David Pacchioli
January 01, 2002

A team led by Vincent Crespi, Downsbrough associate professor of physics, has simulated carbon nanotubes that are smaller and stronger than any other fiber. Using supercomputers in California, Michigan, and Texas to model the electronic states and total energies of various carbon molecules, Crespi and his colleagues discovered a tetrahedral carbon atom that creates tight and stable bonds to form tiny tubes only six atoms across—the smallest diameter theoretically possible. "Based on our calculations, these new nanotubes are about 40 percent stronger" than existing tubes, Crespi says. Although the new tubes haven't yet been synthesized, "several physicists and chemists are interested in making them," he adds. "They may prove very useful in nanotechnology applications."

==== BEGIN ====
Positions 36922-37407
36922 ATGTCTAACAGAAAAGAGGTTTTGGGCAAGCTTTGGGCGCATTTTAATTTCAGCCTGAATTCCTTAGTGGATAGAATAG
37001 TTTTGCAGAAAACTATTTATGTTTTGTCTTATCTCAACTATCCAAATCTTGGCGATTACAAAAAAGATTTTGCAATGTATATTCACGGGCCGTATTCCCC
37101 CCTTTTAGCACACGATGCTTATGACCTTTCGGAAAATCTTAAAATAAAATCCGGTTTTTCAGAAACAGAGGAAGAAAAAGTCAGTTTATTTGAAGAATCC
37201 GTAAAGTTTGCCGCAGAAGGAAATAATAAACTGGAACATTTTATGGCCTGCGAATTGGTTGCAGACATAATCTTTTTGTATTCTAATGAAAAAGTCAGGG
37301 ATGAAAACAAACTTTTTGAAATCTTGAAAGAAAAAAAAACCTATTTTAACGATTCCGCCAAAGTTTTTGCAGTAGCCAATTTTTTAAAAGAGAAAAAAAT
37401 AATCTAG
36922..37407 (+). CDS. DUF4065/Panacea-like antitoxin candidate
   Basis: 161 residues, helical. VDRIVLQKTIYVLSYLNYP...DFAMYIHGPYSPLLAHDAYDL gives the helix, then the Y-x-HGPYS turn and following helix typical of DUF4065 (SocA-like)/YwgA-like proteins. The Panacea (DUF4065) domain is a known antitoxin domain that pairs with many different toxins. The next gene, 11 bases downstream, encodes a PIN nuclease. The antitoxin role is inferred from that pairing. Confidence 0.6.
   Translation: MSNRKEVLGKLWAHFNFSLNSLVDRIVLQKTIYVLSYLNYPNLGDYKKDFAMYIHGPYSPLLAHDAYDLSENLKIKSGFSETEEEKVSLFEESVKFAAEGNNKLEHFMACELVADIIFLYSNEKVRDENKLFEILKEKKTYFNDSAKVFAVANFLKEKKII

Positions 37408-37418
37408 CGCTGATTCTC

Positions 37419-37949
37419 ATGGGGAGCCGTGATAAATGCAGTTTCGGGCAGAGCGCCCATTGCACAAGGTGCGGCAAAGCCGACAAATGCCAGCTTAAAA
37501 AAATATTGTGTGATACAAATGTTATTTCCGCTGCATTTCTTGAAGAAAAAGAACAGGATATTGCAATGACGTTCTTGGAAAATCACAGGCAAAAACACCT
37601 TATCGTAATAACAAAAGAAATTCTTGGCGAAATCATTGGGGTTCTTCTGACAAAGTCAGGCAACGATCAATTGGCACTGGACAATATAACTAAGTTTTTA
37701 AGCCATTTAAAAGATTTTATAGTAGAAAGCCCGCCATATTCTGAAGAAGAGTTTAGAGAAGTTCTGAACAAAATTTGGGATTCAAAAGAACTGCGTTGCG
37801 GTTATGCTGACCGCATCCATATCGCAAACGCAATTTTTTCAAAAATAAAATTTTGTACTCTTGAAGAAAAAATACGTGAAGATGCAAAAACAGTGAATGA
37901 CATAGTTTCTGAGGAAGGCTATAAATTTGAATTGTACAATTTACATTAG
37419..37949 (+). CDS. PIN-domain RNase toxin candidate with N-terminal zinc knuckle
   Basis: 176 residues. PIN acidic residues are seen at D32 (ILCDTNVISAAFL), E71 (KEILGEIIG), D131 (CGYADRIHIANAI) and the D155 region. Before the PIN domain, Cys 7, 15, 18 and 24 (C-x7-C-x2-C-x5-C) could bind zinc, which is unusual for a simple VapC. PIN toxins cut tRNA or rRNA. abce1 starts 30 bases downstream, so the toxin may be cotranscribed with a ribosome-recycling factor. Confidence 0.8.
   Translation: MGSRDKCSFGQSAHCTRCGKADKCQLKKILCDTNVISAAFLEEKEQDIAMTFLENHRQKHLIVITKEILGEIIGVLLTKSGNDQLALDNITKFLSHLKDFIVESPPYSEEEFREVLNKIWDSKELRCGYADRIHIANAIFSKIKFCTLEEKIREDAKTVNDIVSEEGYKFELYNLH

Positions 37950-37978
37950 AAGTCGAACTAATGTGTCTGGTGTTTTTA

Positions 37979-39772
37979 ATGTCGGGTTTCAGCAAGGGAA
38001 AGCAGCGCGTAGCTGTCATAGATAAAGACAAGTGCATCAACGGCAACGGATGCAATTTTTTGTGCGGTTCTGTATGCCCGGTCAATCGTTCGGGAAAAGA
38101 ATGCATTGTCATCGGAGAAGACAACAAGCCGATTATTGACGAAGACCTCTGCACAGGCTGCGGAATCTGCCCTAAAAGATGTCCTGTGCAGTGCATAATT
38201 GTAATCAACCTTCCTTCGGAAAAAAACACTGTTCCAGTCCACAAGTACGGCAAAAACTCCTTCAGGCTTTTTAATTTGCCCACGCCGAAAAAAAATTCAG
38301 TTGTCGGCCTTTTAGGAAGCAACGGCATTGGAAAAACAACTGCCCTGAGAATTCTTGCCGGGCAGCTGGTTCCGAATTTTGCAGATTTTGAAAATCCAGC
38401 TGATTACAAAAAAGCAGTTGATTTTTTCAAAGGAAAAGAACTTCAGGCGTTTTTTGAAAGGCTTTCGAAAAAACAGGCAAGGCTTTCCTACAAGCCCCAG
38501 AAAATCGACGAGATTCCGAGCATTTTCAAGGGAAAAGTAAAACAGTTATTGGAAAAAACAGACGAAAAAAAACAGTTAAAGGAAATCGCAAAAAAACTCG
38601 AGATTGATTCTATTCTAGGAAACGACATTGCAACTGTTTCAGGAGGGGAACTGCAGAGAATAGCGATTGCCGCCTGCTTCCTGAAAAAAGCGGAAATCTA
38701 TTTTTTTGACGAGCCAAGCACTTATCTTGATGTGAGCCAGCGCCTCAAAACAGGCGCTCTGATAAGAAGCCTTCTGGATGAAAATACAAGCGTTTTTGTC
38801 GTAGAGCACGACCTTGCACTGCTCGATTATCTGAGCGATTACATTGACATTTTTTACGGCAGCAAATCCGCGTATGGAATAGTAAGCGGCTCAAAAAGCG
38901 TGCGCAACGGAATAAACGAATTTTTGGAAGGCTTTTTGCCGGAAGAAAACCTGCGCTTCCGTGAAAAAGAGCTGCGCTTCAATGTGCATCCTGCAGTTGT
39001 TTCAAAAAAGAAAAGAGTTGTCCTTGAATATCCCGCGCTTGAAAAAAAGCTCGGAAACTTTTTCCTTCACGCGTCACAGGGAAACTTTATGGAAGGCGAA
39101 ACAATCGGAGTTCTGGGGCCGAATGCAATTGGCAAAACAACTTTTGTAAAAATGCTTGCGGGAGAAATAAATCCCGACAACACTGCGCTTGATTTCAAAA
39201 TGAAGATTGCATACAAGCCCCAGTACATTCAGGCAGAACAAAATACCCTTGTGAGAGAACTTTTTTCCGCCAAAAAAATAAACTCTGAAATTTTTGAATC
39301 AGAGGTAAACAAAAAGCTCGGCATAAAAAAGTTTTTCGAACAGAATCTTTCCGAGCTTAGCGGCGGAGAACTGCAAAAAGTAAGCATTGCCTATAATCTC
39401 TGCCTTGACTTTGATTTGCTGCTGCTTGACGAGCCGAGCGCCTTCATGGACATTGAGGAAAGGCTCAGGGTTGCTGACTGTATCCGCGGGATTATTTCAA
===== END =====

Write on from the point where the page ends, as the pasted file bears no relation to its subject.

Vincent Crespi, Ph.D., is Downsbrough associate professor of physics, Eberly College of Science, 218 Davey Lab; 814-863-0163,

Last Updated January 01, 2002